Wednesday, I discussed how doubt affects your manifesting. But, to be honest, that’s all speculation. I don’t have experience with doubt affecting my manifesting, because I always use that other technique that’s unaffected by doubt. Is it possible the conventional wisdom is wrong, and doubt really doesn’t affect manifesting?
I don’t think so. In particular, Ananael says he’s collected data, and I believe him. But part of exploring magick is learning to be honest with yourself about what you know vs what you simply believe, and part of that is learning to generate alternative hypotheses.
So, today: What if doubt doesn’t affect manifesting? How would we get so many practitioners warning you to eliminate doubt, anger, and other thoughts from your mind?
To answer that, let me talk about an interesting post on Ananael’s blog, discussing the idea that magick can backfire:
I’m not a big believer in the idea that if you do a spell wrong, the result is some sort of “backfire” or “slingshot effect” or whatever it is folks feel like calling it on any particular day. In my experience the reality is that magick either works or it doesn’t, and when you make a mistake the most likely outcome is that nothing at all happens.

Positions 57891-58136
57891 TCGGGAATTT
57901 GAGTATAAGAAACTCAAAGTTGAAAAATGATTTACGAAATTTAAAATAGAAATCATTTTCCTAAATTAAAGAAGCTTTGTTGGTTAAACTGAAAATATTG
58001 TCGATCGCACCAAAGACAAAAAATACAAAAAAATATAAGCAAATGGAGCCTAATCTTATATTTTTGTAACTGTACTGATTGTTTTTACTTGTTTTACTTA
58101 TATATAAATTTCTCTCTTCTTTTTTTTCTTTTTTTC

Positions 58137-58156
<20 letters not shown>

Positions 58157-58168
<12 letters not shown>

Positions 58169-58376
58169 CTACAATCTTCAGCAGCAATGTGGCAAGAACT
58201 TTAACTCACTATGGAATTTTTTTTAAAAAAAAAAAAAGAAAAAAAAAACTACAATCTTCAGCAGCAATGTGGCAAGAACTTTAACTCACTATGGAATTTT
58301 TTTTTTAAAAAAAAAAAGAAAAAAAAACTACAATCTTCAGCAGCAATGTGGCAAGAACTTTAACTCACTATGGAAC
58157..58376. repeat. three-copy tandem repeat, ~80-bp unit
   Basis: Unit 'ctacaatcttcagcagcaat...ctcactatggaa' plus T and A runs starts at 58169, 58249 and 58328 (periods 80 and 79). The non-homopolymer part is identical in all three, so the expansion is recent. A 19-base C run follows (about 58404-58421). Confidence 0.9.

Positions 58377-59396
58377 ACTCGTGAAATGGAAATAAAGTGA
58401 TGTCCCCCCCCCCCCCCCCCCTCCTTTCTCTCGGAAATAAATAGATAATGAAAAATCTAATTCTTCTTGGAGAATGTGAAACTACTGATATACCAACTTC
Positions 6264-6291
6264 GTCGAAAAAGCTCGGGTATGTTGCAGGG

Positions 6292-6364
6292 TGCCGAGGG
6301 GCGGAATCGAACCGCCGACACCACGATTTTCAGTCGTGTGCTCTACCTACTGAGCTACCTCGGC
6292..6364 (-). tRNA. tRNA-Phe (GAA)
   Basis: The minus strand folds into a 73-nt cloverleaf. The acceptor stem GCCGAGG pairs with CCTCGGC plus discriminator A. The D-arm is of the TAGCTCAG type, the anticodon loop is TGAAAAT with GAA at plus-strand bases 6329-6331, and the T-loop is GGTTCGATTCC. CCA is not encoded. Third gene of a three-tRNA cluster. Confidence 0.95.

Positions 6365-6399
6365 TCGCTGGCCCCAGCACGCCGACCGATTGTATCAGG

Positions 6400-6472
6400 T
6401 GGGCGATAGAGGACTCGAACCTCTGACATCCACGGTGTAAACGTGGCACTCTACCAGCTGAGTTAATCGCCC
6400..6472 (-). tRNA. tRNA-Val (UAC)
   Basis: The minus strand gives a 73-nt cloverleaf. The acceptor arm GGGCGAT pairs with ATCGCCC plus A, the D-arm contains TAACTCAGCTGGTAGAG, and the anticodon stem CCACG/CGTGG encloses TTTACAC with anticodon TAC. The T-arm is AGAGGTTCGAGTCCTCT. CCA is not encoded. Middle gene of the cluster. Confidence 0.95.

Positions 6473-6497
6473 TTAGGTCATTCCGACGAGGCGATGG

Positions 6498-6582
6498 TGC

Here’s my take on it: By counting “I got the opposite of what I wanted” as evidence that magick is real, you can count up a lot more evidence that magick is real. Which is pleasant, particularly for beginners wanting reassurance that the art they’re learning actually, you know, exists. I can see how that idea would catch on.
Similarly, blaming doubt might have started as a polite way of excusing failures: “It’s not that you haven’t learned to do manifesting effectively, it’s just that your doubt fouled up your otherwise-perfectly-good magick.” Then the idea catches on and becomes part of the collective wisdom we all repeat.
Personally, I think it’s more likely that doubt really does affect manifesting, particularly given Ananael’s testing. But not 100% certain. And I want to be honest with you, dear reader, about what I know vs what I simply believe, and to show you alternative hypotheses, so you can make up your own mind. Ultimately, I hope you learn to generate your own alternative hypotheses whenever a teacher makes a claim, so you’re always making up your own mind, even when you’re not being led to do it.
Tomorrow: Back to the main thread of this series, with an introduction to the technique I use that I know (though experience) works regardless of doubt.Other posts in this series: